1. Her later books are better. No contest. Scorpio Races is AMAZING and if you haven’t read it yet what the heck are you waiting for???! :-) Read it!!! And it’s even greater that it’s a total stand-alone, none of that sequel nonsense.

    Raven Boys is good, but not as great as Scorpio Races. Still miles above the Ballad-Lament thing, and the whole werewolf saga (can’t even pop up the names of that trilogy, that’s how far back in my memory they are…hang on…Shiver, Linger, Forever – had to google that) – anyway – my daughter went through all of these and I read them after her and we both discussed these only yesterday and Scorpio gets the prize, hands down.

    The second book (Dream Thieves) in what will be a 4-book Raven Boys series is all right, but not as good as Raven Boys, reports daughter. (I haven’t read it yet.) It gets a bit off-topic, she reports, and introduces a bunch of new characters, leaving some of her favourites from Book 1 just treading water. But two more to go, so the next ones may pick up the pace a bit.

    There were bits of both Ballad and Lament that I really liked; you could see glimpses of how Stiefvater’s “voice” is developing, and she definitely does progress as both a writer (technically she improves a whole lot) and a plot-maker with her subsequent work.

    In my opinion. ;-)

  2. OMG! Later books WAY WAY better! And Scorpio Races! Yes yes yes! Can’t say enough good about it! And yes, you MUST read it and then you MUST try her recipe for November cakes, which I made and which were so good I HID THEM from my husband and ate them all myself! …which shows you my limitations on so-called love… No instalove for ME! (Unless it would be maybe eyes meeting in the ice cream section of the grocery store….) And yes yes yes for the Shiver trilogy! But Scorpio is outstanding.

  3. I didn’t love these, either. And I have only read the first book in her werewolf series. I do plan to try some of her newer stuff, though. People seem rather enthused about it.

  4. I have not read Lament and Ballad or the werewolf books, but based on this review it sounds like I wouldn’t particularly enjoy them either. BUT, The Scorpio Races. I have no words, but please, please read it! I also quite like the Raven Cycle books so far…they haven’t captured me the way The Scorpio Races did, but they’re good, I think. Book #2, The Dream Thieves, is probably one of my top 10 reads of the year.

  5. I read the Shiver trilogy and became frustrated with it so although I own The Scorpio Races I haven’t read it yet. The comments here make me want to pick it up. Thanks for the review. I think I’ll steer clear of this one until further notice.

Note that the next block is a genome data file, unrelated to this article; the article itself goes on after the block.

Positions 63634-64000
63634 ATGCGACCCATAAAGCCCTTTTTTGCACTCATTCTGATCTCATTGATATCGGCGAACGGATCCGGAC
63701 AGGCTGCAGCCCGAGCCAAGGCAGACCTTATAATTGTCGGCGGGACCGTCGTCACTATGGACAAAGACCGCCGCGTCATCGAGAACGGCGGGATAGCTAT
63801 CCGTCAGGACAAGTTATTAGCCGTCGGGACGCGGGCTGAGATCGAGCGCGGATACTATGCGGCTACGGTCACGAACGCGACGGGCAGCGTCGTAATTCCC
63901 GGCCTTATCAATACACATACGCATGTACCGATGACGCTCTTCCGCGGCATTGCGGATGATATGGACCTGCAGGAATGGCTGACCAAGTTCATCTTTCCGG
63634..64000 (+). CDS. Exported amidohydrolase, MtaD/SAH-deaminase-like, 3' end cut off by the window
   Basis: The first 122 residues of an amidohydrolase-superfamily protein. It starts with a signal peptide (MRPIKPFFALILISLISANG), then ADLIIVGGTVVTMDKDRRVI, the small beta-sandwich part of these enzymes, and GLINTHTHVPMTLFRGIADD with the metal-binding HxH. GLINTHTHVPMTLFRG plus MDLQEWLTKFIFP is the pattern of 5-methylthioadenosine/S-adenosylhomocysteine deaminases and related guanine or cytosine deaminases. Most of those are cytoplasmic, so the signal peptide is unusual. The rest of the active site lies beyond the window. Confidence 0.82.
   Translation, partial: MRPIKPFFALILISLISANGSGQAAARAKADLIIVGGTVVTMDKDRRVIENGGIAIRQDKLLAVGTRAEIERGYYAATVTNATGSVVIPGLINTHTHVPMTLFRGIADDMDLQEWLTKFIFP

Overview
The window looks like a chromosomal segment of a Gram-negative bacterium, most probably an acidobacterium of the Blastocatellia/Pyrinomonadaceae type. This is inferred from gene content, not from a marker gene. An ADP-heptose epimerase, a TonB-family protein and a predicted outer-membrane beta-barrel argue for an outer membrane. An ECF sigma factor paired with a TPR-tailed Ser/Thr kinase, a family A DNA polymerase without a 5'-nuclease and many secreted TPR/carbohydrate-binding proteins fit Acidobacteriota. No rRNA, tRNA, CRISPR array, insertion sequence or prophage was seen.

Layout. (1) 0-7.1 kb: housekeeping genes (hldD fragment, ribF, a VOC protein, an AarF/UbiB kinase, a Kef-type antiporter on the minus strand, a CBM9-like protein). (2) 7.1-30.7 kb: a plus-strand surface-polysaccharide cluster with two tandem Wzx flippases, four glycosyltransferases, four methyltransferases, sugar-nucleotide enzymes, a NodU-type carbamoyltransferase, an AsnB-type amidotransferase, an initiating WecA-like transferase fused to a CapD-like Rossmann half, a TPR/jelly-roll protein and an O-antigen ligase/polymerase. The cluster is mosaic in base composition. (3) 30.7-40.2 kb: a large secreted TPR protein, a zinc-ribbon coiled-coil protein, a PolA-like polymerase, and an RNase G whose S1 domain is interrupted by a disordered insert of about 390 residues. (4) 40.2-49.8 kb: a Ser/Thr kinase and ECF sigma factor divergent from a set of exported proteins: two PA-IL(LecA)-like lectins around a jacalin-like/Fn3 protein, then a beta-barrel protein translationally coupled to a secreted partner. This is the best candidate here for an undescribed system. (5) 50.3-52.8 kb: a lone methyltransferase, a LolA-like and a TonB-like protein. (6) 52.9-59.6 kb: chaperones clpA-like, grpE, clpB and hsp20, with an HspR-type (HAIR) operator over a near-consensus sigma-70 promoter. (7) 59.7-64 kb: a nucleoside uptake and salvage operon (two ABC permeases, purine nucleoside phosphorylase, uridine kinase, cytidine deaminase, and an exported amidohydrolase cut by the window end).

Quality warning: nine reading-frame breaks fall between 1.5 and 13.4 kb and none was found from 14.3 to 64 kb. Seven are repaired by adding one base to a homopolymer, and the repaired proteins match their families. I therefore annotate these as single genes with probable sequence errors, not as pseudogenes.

6. Only one I’ve read is Raven Boys, which I mostly liked. There are a few spots where it looked like it might be taking a tedious (to me) romance/angst direction but it always kept moving on to other things.

    I am not so much sick of love triangles as BAD love triangles. It seems like so often they are added in for no real reason.

  7. Yep. Doesn’t look like it’s for me. I can see things I’m going to have issues with. Which is a bummer because I would love to read YA books anyday, if only they could be made more adult-sensible. But then that would be adult books, right?

  8. My first experience with Stiefvater was The Raven Boys; loved it. While waiting for Dream Thieves, I read Shiver. It was…O.K. Then, The Scorpio Races, which I liked.
    Finally, I read Dream Thieves when NetGalley released it.

    My preferences: 1) The Raven Boys, 2) The Scorpio Races, 3) Dream Thieves, 4) Shiver. I didn’t like Shiver enough to read the next in the series, though. Unless, of course, NetGalley offered another free ebook.

    I didn’t choose to read Lament because it was about fairies. I have usually been disappointed in the fairy realms in YA novels.

  9. Concur – SR and DT are soooooooo good. I read Shiver and do think you can see her changing as a writer (maybe working out how to write what she wants to write while still being commercial) as you move through her work (or maybe I’m just way too affected by the lovely piece she put up about SR and writing the book she always wanted to write), but have avoided these books because they just don’t seem like anything I would enjoy.